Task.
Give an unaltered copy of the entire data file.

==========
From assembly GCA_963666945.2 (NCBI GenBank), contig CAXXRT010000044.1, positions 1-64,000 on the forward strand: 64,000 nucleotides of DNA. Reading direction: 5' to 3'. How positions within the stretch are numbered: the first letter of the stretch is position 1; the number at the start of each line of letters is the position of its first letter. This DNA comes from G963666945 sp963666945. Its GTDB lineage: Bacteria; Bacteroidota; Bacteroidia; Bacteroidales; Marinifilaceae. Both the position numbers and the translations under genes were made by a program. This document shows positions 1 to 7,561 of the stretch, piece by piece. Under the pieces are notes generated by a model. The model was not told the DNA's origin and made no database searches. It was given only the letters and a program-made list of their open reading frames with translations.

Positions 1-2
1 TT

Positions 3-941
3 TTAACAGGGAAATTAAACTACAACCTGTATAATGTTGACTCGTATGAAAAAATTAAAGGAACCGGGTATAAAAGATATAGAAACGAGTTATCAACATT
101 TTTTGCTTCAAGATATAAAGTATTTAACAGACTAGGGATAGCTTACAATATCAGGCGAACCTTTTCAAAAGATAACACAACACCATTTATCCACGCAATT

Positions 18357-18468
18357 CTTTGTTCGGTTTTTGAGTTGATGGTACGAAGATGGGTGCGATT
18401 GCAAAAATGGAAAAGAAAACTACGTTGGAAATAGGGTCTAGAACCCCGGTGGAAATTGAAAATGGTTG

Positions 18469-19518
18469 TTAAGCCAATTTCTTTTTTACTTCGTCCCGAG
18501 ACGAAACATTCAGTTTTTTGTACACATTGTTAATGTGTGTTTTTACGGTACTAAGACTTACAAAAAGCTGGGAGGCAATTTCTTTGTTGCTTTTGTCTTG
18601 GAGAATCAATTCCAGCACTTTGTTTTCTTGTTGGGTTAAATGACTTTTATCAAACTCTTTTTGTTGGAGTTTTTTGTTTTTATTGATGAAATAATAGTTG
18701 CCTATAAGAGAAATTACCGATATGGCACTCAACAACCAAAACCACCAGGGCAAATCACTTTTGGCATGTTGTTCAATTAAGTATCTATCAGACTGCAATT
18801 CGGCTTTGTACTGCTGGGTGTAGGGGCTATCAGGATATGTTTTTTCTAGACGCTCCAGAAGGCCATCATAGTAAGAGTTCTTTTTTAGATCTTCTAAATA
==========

From assembly GCA_963666945.2 (NCBI GenBank), contig CAXXRT010000044.1, positions 1-64,000 on the forward strand: 64,000 nucleotides of DNA. Reading direction: 5' to 3'. How positions within the stretch are numbered: the first letter of the stretch is position 1; the number at the start of each line of letters is the position of its first letter. This DNA comes from G963666945 sp963666945. Its GTDB lineage: Bacteria; Bacteroidota; Bacteroidia; Bacteroidales; Marinifilaceae. Both the position numbers and the translations under genes were made by a program. This document shows positions 1 to 7,561 of the stretch, piece by piece. Under the pieces are notes generated by a model. The model was not told the DNA's origin and made no database searches. It was given only the letters and a program-made list of their open reading frames with translations.

Positions 1-2
1 TT

Positions 3-941
3 TTAACAGGGAAATTAAACTACAACCTGTATAATGTTGACTCGTATGAAAAAATTAAAGGAACCGGGTATAAAAGATATAGAAACGAGTTATCAACATT
101 TTTTGCTTCAAGATATAAAGTATTTAACAGACTAGGGATAGCTTACAATATCAGGCGAACCTTTTCAAAAGATAACACAACACCATTTATCCACGCAATT

Positions 18357-18468
18357 CTTTGTTCGGTTTTTGAGTTGATGGTACGAAGATGGGTGCGATT
18401 GCAAAAATGGAAAAGAAAACTACGTTGGAAATAGGGTCTAGAACCCCGGTGGAAATTGAAAATGGTTG

Positions 18469-19518
18469 TTAAGCCAATTTCTTTTTTACTTCGTCCCGAG
18501 ACGAAACATTCAGTTTTTTGTACACATTGTTAATGTGTGTTTTTACGGTACTAAGACTTACAAAAAGCTGGGAGGCAATTTCTTTGTTGCTTTTGTCTTG
18601 GAGAATCAATTCCAGCACTTTGTTTTCTTGTTGGGTTAAATGACTTTTATCAAACTCTTTTTGTTGGAGTTTTTTGTTTTTATTGATGAAATAATAGTTG
18701 CCTATAAGAGAAATTACCGATATGGCACTCAACAACCAAAACCACCAGGGCAAATCACTTTTGGCATGTTGTTCAATTAAGTATCTATCAGACTGCAATT
18801 CGGCTTTGTACTGCTGGGTGTAGGGGCTATCAGGATATGTTTTTTCTAGACGCTCCAGAAGGCCATCATAGTAAGAGTTCTTTTTTAGATCTTCTAAATA